How Switzerland opened markets of £26trillion OUTSIDE the EU – REVEALED
Last night, Theresa May suffered another humiliating defeat after MPs voted in favour of taking control of the Brexit process out of the Government’s hands. Lawmakers voted 329 to 302 for Sir Oliver Letwin’s amendment, which enables ministers to seize control of the Parliamentary timetable on Wednesday and also paves the way for a series of “indicative votes”. The votes will determine other ways forward on Brexit aside from Mrs May’s twice-rejected withdrawal agreement.
The options are likely to include revoking Article 50, holding a second EU membership referendum, a Norway-style Agreement, remaining in the customs union and a closer alignment with the Single Market, which is official Labour Party policy.
If Parliament indeed votes to keep the UK in a permanent customs union, it would result in a softer Brexit and, under this relationship, Britain’s ability to sign comprehensive trade agreements elsewhere would be hindered.
In 2016 book “Myth and Paradox of the Single Market: How the Trade Benefits of EU Membership Have Been Mis-sold”, leading economist Michael Burrage argues that the free trade agreements concluded by the EU are not comparable to the ones of independent countries such as Switzerland.
Mr Burrage claims the Alpine country has none of the “heft” or “clout” or “negotiating leverage that the CBI and many businesses consider essential in trade negotiations”, but has performed considerably better outside the bloc.
The author explained: “In terms of the absolute size of the markets opened, in some unknown manner and degree, to freer trade in services, the EU agreements total $4.8tn.
“Whereas Swiss FTAs have opened markets of $35.8tn (£26tn) to their services exporters, which is more than seven times larger than those opened by EU negotiators.”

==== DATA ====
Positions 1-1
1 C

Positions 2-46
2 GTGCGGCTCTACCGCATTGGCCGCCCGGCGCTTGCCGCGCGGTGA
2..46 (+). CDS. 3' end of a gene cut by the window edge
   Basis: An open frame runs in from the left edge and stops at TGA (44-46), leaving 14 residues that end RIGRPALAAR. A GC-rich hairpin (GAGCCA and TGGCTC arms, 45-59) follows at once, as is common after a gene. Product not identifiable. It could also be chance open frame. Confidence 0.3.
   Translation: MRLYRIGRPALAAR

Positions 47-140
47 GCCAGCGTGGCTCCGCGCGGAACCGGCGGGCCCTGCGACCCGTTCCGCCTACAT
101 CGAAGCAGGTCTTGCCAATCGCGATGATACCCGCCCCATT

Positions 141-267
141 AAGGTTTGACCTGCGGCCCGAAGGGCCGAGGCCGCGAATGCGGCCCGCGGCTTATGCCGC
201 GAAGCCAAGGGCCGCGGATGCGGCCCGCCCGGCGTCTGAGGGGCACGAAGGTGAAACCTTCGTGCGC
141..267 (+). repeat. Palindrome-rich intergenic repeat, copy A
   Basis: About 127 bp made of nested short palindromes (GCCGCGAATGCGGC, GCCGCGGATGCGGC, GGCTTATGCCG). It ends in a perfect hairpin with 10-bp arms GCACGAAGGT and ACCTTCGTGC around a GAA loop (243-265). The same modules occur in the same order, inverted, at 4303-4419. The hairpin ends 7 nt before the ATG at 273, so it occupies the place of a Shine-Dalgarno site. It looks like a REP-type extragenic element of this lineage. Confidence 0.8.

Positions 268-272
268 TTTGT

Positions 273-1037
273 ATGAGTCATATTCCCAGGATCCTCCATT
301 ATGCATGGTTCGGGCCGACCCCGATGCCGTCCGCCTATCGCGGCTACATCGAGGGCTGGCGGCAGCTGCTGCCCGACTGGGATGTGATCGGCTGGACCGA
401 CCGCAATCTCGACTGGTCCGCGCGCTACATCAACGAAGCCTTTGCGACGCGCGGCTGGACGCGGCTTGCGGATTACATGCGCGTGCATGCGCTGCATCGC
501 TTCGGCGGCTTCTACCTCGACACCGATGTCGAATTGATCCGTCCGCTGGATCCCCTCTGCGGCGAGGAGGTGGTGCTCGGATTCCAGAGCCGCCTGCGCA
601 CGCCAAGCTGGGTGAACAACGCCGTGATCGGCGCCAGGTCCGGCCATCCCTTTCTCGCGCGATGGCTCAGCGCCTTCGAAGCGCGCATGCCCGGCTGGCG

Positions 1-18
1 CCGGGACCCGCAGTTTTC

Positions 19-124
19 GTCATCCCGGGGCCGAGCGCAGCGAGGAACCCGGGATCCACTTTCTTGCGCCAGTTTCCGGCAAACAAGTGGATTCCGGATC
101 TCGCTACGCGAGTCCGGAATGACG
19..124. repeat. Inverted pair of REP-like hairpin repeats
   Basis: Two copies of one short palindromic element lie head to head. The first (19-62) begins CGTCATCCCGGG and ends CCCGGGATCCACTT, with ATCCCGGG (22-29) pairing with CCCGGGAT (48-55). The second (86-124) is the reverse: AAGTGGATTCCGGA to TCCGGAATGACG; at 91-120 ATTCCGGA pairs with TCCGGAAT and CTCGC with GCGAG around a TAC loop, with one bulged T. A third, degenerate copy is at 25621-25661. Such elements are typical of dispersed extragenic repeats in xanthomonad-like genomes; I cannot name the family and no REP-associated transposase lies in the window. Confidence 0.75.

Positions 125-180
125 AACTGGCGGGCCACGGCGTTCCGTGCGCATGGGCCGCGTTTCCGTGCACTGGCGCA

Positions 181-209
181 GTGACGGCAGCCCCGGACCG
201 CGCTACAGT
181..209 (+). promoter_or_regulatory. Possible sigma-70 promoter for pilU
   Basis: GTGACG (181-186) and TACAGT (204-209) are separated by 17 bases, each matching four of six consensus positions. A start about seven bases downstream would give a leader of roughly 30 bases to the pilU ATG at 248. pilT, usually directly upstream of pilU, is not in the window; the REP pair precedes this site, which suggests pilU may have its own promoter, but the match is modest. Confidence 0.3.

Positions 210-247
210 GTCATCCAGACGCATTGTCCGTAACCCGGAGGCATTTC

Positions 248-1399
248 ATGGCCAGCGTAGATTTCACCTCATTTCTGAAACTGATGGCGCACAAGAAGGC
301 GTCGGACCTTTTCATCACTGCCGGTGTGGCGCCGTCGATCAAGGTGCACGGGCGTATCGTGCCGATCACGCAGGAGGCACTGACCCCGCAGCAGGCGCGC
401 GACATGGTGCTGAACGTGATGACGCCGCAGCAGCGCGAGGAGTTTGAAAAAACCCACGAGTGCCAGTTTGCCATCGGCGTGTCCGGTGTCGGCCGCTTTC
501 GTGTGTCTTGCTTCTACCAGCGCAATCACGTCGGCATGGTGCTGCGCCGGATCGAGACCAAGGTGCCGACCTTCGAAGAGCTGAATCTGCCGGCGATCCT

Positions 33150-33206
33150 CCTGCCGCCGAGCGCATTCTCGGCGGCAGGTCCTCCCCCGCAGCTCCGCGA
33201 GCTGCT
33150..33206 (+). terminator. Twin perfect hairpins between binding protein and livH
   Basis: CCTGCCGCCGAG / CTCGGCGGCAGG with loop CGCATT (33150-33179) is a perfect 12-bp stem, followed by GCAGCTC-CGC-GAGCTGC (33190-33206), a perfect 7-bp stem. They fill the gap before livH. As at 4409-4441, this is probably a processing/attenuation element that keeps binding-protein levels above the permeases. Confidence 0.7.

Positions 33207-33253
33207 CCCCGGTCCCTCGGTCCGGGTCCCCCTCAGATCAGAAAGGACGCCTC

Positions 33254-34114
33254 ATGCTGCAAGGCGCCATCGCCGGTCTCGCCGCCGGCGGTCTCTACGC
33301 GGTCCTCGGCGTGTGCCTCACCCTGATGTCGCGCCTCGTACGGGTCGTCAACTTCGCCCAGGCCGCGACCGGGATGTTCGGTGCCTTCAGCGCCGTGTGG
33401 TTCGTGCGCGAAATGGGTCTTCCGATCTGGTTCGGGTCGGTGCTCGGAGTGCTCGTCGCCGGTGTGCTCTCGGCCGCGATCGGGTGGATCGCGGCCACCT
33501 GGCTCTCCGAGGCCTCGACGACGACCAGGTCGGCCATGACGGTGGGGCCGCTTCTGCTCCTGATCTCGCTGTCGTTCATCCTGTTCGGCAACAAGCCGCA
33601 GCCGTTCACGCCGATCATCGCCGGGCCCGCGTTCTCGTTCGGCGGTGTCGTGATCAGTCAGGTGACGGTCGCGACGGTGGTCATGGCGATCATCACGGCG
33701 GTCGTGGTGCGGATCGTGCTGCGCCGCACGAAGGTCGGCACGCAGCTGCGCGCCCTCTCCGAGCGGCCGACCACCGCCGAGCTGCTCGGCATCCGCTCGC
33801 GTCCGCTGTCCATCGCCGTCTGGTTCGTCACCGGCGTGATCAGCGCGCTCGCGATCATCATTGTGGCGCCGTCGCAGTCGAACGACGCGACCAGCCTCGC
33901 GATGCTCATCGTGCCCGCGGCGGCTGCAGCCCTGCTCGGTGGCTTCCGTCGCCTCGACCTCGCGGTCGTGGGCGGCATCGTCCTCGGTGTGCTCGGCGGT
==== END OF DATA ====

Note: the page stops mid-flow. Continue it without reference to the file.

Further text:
Mr Burrage also noted how the GDP of the countries with an EU agreement in force differed from independent countries.
He said: “Since 1970, the EC has concluded 37 agreements, most of them with small economies, some multi-country.
“The aggregate GDP in 2015 of the 55 countries with an EU agreement in force in January 2014 is $7.7tn.”
The economist concluded that the results threw serious doubt on CBI and business claims – made prior to the 2016 EU referendum – that ceding responsibility for trade agreements to the EU benefitted UK exports.
Making the example of Switzerland, Mr Burrage claimed the analysis of the growth of UK exports before and after EU trade agreements came into force shows that “in most cases, the post-agreement growth of UK exports has fallen”.
He also claimed that the growth in UK exports fell in “10 out of 15” cases when new agreements came into force.
However, the author noted how “by contrast, most of Switzerland’s agreements (11 out of 15), have been followed by an increase in the rate of growth of their exports to the partner countries”.
Switzerland has never been a member of the EU but has accepted free trade with the union since the Seventies.
However, it is neither part of the Single Market or customs union.
Source: Read Full Article